In a typical startup equity structure, founders are issued shares of common stock of a newly formed corporation. Common stock is the same type of stock that companies typically issue to employees and other service providers.
Do founders own equity?
Yes, they do. Various factors, including the startup’s stage, the amount of received funding, and the founder’s roles and responsibilities, might affect the amount of stock founders get. In the startup’s formative years, founders typically receive a larger percentage of equity for taking on more risk and putting in more effort to get the company off the ground.
What is founder’s equity?
A startup founder’s ownership percentage is known as "founder’s equity.” This ownership stake gives a founder a say in how to run the startup and make decisions. It also entitles them to the startup’s profit shares in the form of dividends or distributions.
How to issue shares to founders?
Founders typically pay for these shares with a nominal amount of cash, a contribution of intellectual property, or both. For Delaware corporations, it is advisable to pay cash for at least the par value of the shares being purchased. Founders usually maintain stockholder voting control over the company based on their large equity ownership in relation to other holders. Founders should subject their own shares to vesting. They also may include vesting acceleration provisions for their shares.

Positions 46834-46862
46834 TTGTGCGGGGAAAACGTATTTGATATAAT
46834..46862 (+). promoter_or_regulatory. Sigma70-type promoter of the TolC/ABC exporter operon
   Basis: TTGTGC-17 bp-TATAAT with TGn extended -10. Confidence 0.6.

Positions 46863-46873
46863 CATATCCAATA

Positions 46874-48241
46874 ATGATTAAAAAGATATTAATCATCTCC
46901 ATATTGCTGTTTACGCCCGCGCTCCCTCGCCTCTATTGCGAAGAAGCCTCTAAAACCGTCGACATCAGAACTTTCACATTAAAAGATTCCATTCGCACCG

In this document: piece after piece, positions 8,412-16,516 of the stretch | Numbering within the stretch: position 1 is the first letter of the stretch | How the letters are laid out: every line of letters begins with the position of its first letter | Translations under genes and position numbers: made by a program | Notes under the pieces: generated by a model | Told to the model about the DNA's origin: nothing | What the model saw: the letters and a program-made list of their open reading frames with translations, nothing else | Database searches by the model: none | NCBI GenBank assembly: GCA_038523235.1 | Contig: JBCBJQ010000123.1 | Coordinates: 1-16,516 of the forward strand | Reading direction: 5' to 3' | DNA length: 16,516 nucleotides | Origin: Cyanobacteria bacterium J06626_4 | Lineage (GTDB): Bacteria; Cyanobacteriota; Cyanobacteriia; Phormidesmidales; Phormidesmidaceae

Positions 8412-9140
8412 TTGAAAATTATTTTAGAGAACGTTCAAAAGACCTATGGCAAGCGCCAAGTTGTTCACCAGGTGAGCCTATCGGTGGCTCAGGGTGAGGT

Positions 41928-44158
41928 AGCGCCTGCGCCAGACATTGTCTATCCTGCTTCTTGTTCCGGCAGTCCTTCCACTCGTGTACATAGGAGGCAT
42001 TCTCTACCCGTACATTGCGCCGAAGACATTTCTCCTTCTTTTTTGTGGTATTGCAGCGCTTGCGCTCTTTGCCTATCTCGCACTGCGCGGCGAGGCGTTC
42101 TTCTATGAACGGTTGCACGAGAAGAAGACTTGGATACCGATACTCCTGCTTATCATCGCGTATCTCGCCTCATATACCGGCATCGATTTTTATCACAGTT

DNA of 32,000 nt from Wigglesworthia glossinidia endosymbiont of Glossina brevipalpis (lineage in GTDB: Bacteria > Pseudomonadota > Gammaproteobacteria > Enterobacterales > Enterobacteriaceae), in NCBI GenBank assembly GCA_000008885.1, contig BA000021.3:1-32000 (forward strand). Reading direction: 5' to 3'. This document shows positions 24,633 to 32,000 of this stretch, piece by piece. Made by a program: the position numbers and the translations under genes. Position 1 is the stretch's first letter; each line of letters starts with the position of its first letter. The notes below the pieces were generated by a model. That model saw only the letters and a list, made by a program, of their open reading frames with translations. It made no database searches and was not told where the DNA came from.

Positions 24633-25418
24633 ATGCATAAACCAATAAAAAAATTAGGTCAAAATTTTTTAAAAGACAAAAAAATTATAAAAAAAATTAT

Do founders get preferred stock?
Founders may receive preferred stock as part of their initial investment or as compensation for establishing and maintaining the company. The founders' preferred stock terms may vary depending on the agreement between the founders and the investors. However, preferred stockholders have priority over common stockholders.
What if you opt for a different type of equity?
In other types of equity agreements, founders may opt to implement more complicated types of stock for themselves, such as supervoting stock or Series FF or founders preferred stock. Certain founders may find these types of equity to make sense for their circumstances and experience when forming the founder equity agreement; however, more complicated structures may entail higher costs upfront to implement and over time to maintain.
Essentially, issuing equity shares to a founder is a critical step in forming a startup as it defines the ownership structure and gives founders incentives to grow the company.
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